It is not a fear which is reasoned and controlled, it is such overwhelming fear that she can sometimes behave in absolutely unreasonable ways.

This constant hypervigilance is exhausting, and it never seems to end. For example, when my daughter is sick, really badly sick, it’s as if I were sick with her. I am unable to eat, sleep, think. I constantly think about her condition, I watch her like milk on fire, I interpret each of her reactions, celebrate the slightest positive evolution of her disease as if she had just won a Pulitzer.

It’s exhausting. I could pay dearly, very dearly, to be sick in her place, so that she would not have to pass this ordeal, and that she would know no suffering. Even though I know that she unfortunately has to go through it like everyone else, I sometimes find myself beg to be sparedthat they leave her in good health, and that they attack someone other than her, or above all, that they attack me instead.

It’s hard not to be the first choice in your own life anymore

In your life, you can meet people, hang out with them, love them, and say to yourself “we could give everything for them”. It’s true, it can happen. Or not eh, everyone does what they want with their relationships with others.

The problem, when you have kids, is that it’s true, to the power of 1,000. Even if you fight against maternal injunctionseven if we want to banish forever the weighty and false myth of the sacrificial mother, we know that if something serious happens and a choice must be made so that either my children or I survive, I would always put myself in front of them so that they would be spared.

I’m a feminist, committed, I’m attempting to exonerate as I can, mothers that I know or that I write, I know my life is a second choice. If one day there is a war and that the food runs out, they are the ones who will eat first, that’s obvious.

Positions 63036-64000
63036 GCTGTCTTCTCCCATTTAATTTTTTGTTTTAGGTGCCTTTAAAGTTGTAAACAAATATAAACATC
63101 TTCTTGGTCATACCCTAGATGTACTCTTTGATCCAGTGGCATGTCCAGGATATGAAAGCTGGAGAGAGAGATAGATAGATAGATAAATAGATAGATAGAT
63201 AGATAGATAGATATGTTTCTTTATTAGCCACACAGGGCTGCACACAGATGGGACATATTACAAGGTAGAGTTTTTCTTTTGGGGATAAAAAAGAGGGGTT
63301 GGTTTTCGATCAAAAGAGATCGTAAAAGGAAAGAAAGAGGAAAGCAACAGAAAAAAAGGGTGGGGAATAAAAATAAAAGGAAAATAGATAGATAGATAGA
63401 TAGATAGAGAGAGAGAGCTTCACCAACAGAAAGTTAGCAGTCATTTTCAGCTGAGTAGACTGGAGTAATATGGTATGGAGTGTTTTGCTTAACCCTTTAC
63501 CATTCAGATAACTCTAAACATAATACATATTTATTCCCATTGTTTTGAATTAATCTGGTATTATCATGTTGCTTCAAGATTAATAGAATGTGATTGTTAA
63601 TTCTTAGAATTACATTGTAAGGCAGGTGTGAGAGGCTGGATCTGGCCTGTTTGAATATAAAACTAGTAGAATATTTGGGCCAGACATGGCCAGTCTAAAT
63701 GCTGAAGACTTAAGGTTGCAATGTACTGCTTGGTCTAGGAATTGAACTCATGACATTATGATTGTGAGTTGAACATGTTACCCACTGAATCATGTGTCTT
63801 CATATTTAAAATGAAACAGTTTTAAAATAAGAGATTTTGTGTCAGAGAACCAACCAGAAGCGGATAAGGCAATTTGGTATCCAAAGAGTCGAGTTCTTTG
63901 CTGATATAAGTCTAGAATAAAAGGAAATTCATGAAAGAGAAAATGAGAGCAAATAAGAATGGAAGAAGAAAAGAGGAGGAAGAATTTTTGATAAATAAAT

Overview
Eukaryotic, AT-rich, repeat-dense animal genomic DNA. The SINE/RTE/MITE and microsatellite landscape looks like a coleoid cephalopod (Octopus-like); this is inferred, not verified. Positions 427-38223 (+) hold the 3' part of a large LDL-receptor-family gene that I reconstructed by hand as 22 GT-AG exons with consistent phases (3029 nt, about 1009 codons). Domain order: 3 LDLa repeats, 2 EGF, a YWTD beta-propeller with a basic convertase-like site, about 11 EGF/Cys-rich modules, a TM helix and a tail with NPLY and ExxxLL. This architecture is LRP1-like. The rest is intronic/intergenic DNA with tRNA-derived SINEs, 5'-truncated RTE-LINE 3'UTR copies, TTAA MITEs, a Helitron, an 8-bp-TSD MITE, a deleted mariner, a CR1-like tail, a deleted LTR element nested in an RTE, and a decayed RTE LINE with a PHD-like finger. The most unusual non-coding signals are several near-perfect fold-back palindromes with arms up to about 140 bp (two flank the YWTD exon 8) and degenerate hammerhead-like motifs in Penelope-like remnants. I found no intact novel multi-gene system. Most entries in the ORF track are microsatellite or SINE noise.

And it’s hard. It’s hard because I have the impression that I no longer exist entirely since I became a mother, and that I divided myself into two other people: my children. Me, all alone, it doesn’t really exist anymore. Me, without being a mom, it won’t happen again.

So yes, I have “moments” without children in the everyday, holidays, weekends, days, hours, or I’m the only one from where I exist for myself. But these moments are only short breaks.

Sometimes I can regret having children. When I’m tired, when they jump on me just the door of the house open and they overwhelm me without even giving me time to catch my breath, I’m tired. When they scream, when they demand, when they forget that I’m human too, I want to dump everything.

My life lately, allegory. Credits: Prostock-studio

However, I love them so much that it is sometimes painful. Is this the ambivalence of motherhood? Couldn’t I have been briefed before I plunged into it?

Of course, not everyone has to feel all of this. This reflection is personal, but it can speak to others. Me, I would have liked to be told all that, before having children. Not sure it would have made any difference, but at least I couldn’t have said I didn’t know.

Read also :

5 reasons not to have children, from someone who has (2 times)

Photo credit image of one: fizkes

We want to say thanks to the author of this write-up for this outstanding material

What I wish someone had told me before I had children